2016 was a good year for actor/musician/writer Donald Glover. He was cast to fill Billy Dee Williams’s shoes as Lando Calrissian in an upcoming Star Wars film, his hit FX series Atlanta ranks at the top of many critics’ “best of” lists, and his newest musical release as Childish Gambino, Awaken, My Love!, may be a career landmark. At first listen, what is most striking about Gambino’s newest album is its departure from the low-key rap flows and electronic textures that characterized his previous work. Rather, Awaken My Love! is steeped in ‘70s funk, from its close-up face cover image (reminiscent of Funkadelic’s Maggot Brain) to the guitar-heavy sounds that fill the disc. Most notably of all, Gambino generally departs from rapping in favor of singing. The best part about this is that he is quite good—maybe a better singer than rapper, in fact.
The album’s opening track, “Me and Your Mama,” draws heavily from the P-funk playbook, pulling more from Funkadelic than the Parliament side of things, a move that few groups influenced by the seminal act successfully execute as well as Glover. There other clues to the contents of Glover’s record collection throughout this disc as well. For instance, “Boogieman” is reminiscent of early ‘70s Frank Zappa, from subject matter to sound—the song easily could have appeared on the composer/guitarist’s quintessential 1974 release Apostrophe. “Redbone” borrows heavily from Prince’s synth-heavy Minneapolis sound and the clavichord-based “Baby Boy” might have been an outtake from Sly & The Family Stone’s There’s a Riot Going On.
Childish Gambino is not simply borrowing from others’ musical influences, however. Songs like “Riot” draw together classic soul influences with booming bass and breakbeats, and “California” is an ironically sunny slow jam, pulling a bass line from classic AM radio, but adding drums and assorted oddball percussion and wind instruments foreward in the mix. These stylistic moves highlight its characters life-changing attempts to deal with their dysphoria.
This album would be worth listening to for its sound alone—synthesizers, drums, and guitars weave together what is certainly one of the most sonically interesting releases of the past several years—but it is also notable that Glover shifts his lyrical tone. One of the issues with his work as Childish Gambino is that at times his rap has been difficult to believe, alternating between too serious and too silly, with his best moments as a rapper usually coming as a feature on someone else’s track (see “Favorite Song” on Chance the Rapper’s breakthrough 2013 Acid Rap mixtape). However, on Awaken My Love!, Glover maintains his sense of humor while finding a way to make compelling statements on relationships, society, and his characters inner emotional lives.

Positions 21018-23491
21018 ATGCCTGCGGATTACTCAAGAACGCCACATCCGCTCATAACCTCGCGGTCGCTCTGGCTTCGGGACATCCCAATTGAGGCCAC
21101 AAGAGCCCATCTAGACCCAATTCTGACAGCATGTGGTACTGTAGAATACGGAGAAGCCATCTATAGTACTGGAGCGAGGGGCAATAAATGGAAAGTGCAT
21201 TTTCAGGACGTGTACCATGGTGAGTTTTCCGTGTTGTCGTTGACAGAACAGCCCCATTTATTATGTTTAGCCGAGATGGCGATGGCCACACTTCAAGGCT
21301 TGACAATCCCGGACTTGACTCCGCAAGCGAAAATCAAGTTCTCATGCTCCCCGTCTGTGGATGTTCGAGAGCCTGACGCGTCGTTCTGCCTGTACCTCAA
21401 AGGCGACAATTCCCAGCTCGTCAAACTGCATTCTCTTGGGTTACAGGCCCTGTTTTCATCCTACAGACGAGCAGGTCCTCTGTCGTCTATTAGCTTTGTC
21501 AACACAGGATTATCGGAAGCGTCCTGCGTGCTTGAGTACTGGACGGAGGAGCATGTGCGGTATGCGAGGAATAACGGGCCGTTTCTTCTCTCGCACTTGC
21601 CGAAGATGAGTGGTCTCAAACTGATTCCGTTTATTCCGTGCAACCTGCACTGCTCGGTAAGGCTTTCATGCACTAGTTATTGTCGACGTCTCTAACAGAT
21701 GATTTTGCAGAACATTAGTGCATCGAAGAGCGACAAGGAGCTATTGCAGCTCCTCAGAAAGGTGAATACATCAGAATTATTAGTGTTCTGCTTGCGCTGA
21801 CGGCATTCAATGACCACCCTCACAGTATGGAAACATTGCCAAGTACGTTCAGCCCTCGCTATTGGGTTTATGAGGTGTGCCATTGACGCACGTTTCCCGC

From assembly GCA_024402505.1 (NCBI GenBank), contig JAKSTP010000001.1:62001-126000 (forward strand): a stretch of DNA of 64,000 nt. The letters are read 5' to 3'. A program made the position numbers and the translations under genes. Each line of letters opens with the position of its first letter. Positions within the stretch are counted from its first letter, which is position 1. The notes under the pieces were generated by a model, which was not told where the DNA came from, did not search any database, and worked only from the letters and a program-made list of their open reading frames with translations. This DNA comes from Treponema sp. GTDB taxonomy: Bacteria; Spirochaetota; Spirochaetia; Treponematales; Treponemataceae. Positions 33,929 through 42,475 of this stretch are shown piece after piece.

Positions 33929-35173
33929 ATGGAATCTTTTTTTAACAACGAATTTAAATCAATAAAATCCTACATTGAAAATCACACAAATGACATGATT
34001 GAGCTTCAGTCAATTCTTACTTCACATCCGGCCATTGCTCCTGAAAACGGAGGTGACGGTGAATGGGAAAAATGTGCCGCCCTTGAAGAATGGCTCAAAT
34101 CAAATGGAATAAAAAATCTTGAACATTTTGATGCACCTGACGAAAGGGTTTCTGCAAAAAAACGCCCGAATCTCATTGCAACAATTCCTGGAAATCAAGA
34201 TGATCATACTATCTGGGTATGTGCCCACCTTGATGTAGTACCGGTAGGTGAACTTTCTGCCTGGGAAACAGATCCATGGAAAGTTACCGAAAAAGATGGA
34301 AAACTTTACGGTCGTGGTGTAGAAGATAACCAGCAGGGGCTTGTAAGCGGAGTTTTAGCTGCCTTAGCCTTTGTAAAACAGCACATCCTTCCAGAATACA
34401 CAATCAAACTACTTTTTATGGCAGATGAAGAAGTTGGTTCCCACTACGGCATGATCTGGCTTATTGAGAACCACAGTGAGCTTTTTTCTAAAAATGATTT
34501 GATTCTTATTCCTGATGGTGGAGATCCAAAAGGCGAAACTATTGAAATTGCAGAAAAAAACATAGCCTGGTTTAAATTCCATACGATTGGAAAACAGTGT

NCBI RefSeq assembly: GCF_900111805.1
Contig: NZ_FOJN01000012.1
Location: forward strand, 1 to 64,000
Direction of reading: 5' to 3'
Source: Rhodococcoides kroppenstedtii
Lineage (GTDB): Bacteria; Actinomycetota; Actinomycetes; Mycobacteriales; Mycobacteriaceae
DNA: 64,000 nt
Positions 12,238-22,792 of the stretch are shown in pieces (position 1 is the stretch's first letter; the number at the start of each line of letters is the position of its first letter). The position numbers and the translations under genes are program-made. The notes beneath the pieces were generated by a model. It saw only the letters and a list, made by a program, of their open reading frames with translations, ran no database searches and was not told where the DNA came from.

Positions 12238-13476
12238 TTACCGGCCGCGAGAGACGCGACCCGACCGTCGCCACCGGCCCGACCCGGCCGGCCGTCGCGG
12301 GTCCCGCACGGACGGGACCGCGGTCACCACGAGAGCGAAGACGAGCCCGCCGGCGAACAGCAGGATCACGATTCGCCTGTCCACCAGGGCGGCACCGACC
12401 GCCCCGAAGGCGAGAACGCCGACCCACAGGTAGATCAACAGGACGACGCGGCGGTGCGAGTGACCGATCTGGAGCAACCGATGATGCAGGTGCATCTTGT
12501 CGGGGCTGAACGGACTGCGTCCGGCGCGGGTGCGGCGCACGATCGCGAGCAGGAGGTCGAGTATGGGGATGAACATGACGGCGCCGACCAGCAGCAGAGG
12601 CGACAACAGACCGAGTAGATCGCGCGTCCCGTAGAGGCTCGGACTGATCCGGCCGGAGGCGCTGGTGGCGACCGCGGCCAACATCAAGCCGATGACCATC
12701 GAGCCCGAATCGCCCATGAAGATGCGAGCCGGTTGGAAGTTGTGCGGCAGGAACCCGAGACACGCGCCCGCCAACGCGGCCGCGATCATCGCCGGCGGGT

Glover has finally found the perfect balance: writing solid songs inflected with a lyrical and sonic sense of humor without getting too jokey. It’s a shame that this record will probably be overlooked as one of the best of the year due to the sheer number of blockbuster releases in 2016. In retrospect, however, it is likely that Awaken, My Love! will represent a reinvention from an artist who will no doubt be a defining figure of his generation.
So by now most folks have heard, heard about, or read about the “new” Tribe album. The zeitgeist that was its arrival has come and gone. So, the question becomes, why write about it now? Hell, its 2017. Everyone has already moved on. Well, I wanted to sit with this one for a bit, to really let the album marinate. To see if in a world where music has become even more disposable, an album could really make me feel like I used to when I took shrink wrap off the tapes in my bedroom. I’ll get to the answer to that in a bit. Assuming you have already heard the album by now, this is my own track by track reflection on We Got It From Here…Thank You 4 Your Service (interspersed with musings about all things Tribe).
First off, I was late to even hear about Tribe releasing a new record—I was still kinda numb from the passing of Phife months earlier. (Side note: Phife on Midnight Marauders >>>>> Phife on any other Tribe Record.) Initially, I was not wholly excited about the news of a new album. I texted my main man, (former Black Grooves rap reviewer) Langston Wilkins (@StreetFolkLCW), to confirm it was actually true, and we immediately began talking about “what might be” with this new Tribe record. “Is Phife even gonna be on it?” “Would they just try to cash in?” “Will they try to ‘update’ their sound to keep up with the young folks?” “Will anybody other than us even care that Tribe is putting a record out?” Or more importantly, “Is this another one of those things people will pretend to care about then forget about immediately?” (Black Messiah, I’m looking in your direction). So I think it is fair to say I approached this record with a fair amount of trepidation. I braced myself for “what might be.”
“The Space Program.” For me this track is all about the triumphant return of Jarobi White…Yeah, I know folks will be like “he never left,” but c’mon yo. The point is he returns on the first track of the album with a fierceness that I do not recall from the last time we really heard him spit. The other major piece of this song that makes it fantastic is its core concept: “There ain’t no space program for niggas, nah you stuck here nigga.” . . . I mean, how crazy is that metaphor? The idea that everyone else would “move on to the staaaarrrsss” while black and poor will be left behind. Direct yet opaque word play is so very Tribe, but again, this track is still one for the books. Between the production, Jarobi’s verse, the hook, and song’s metaphoric depth, with one fell swoop my concerns about the album were quelled. I literally went from “cautiously optimistic” to “thank you for this wonderful gift, Tribe!”